The English poem differs from the Acoli version in places. A few details have been added to the English version to clarify meanings that might otherwise not be understood, and some details in the original have been dropped from the English version. Lines that, in the original, read
Timme ducu lutimme Munu-Munu
Ping’o lewic pe mako Munu,
Lukwako dako atyer, calo Munu
Luting’o pong’kor, calo Munu
Wumato taa cigara, calo Munu,
Wa mon, wa co calo Munu,
Wunato lem-wu calo Munu,
Wunato dog-wu calo Munu,
Wunango laa dogwu calo Munu,
Ma dog co nywak ki reng’ng’e pa Munu
are reduced, in English, to
You kiss her on the cheek
As white people do,
You kiss her open-sore lips
As white people do
You suck the slimy saliva
From each other’s mouths
As white people do.
(Introduction, Lawino and Ocol, p. 6)
G. A. Heron notes that the English version translates only three lines of the Acoli original. In order for an English version of his poem to make sense, p’Bitek had to diminish the effect of repetition with minor variations, which the Acoli original borrowed from folk song. He also found it impossible to mimic the rhyme and meter that are present in the original, so the English version is written in free verse, with relatively short lines. In addition to the very different rules of pronunciation and the immeasurable gulf between the poetic conventions of English and Acoli, p’Bitek had to confront the fact that the original is saturated with Acoli lore and wisdom: songs, proverbs, echoes of stories, and conventional phrases. On almost every page, he encountered a phrase that would echo with meaning for an Acoli reader, but would sound like nonsense to a reader not raised in an Acoli environment.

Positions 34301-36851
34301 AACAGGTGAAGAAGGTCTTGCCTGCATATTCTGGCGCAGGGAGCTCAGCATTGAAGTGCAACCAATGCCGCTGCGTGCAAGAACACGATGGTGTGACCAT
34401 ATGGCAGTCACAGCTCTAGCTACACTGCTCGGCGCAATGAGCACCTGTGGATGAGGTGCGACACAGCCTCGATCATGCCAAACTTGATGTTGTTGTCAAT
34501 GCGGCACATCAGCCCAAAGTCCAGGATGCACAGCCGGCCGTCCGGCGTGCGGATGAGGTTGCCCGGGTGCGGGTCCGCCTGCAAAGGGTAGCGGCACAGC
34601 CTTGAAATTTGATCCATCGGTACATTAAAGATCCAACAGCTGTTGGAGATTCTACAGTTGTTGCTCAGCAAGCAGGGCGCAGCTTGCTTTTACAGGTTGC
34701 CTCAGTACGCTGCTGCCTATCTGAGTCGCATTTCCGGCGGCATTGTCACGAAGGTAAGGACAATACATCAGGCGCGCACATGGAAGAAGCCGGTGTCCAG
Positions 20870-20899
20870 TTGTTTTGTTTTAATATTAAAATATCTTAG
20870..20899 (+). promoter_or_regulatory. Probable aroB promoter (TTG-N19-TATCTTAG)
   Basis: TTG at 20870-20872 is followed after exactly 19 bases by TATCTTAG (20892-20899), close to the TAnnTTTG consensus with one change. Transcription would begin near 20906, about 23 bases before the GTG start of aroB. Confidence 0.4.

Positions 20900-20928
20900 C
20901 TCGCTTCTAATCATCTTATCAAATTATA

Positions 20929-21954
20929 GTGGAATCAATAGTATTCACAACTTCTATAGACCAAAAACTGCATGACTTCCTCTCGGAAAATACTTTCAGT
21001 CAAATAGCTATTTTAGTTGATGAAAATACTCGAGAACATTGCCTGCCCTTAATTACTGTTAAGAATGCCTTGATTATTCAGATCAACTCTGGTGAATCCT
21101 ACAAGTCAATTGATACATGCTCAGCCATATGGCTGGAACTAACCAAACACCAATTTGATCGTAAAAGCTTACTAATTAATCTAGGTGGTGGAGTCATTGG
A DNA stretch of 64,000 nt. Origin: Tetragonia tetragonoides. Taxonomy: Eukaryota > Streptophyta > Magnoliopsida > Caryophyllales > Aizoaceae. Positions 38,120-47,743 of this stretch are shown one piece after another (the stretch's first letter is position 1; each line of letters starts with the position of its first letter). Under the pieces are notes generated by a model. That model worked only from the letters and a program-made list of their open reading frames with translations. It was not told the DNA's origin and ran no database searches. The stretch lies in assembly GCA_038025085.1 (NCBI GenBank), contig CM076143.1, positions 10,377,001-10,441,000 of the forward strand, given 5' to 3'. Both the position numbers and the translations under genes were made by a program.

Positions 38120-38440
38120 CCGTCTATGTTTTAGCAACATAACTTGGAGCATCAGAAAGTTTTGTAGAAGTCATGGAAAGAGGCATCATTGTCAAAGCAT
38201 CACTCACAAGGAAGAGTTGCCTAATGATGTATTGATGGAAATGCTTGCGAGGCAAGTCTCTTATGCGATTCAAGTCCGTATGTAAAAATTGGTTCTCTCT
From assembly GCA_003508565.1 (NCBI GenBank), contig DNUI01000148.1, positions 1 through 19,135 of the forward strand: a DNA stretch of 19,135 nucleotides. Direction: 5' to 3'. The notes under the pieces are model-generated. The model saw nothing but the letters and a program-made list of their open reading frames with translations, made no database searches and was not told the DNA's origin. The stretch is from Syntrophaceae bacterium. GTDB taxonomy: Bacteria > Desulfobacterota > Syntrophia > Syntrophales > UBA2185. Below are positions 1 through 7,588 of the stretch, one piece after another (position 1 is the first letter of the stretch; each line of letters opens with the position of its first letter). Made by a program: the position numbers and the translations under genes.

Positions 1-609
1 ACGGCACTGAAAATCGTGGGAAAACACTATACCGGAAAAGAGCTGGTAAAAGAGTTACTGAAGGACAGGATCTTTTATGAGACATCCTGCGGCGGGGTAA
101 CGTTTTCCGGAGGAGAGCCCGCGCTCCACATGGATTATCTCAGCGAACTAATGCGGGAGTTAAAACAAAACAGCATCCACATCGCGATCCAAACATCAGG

Perhaps the most comical misunderstanding between Christian missionaries and the Acoli is the use of the word “Hunchback” for “God,” The Acoli, of course, had their own word for God: Jok. But Acoli religion is primarily functional: it does not concern itself with such concepts as creation. Thus, when early missionaries asked Acoli elders, “Who moulded you?” This question made no sense, since the Acoli knew they were shaped by their mothers. The missionaries, unsatisfied, asked again, p’Bitek writes, “One of the elders remembered that, although a person may be born normally, when he is afflicted with tuberculosis of the spine, then he loses his normal figure, he gets ’moulded.’ So he said, ’Rubanga is the one who moulds people.’ This is the name of the hostile spirit which the Acoli believe causes the hunch or hump on the back” (p’Bitek, African Religions,, p. 62). One can imagine the chuckle that Okot, who always appreciated the absurd side of colonialism, enjoyed at the thought of missionaries attempting to convert Acoli people to the worship of Rubanga.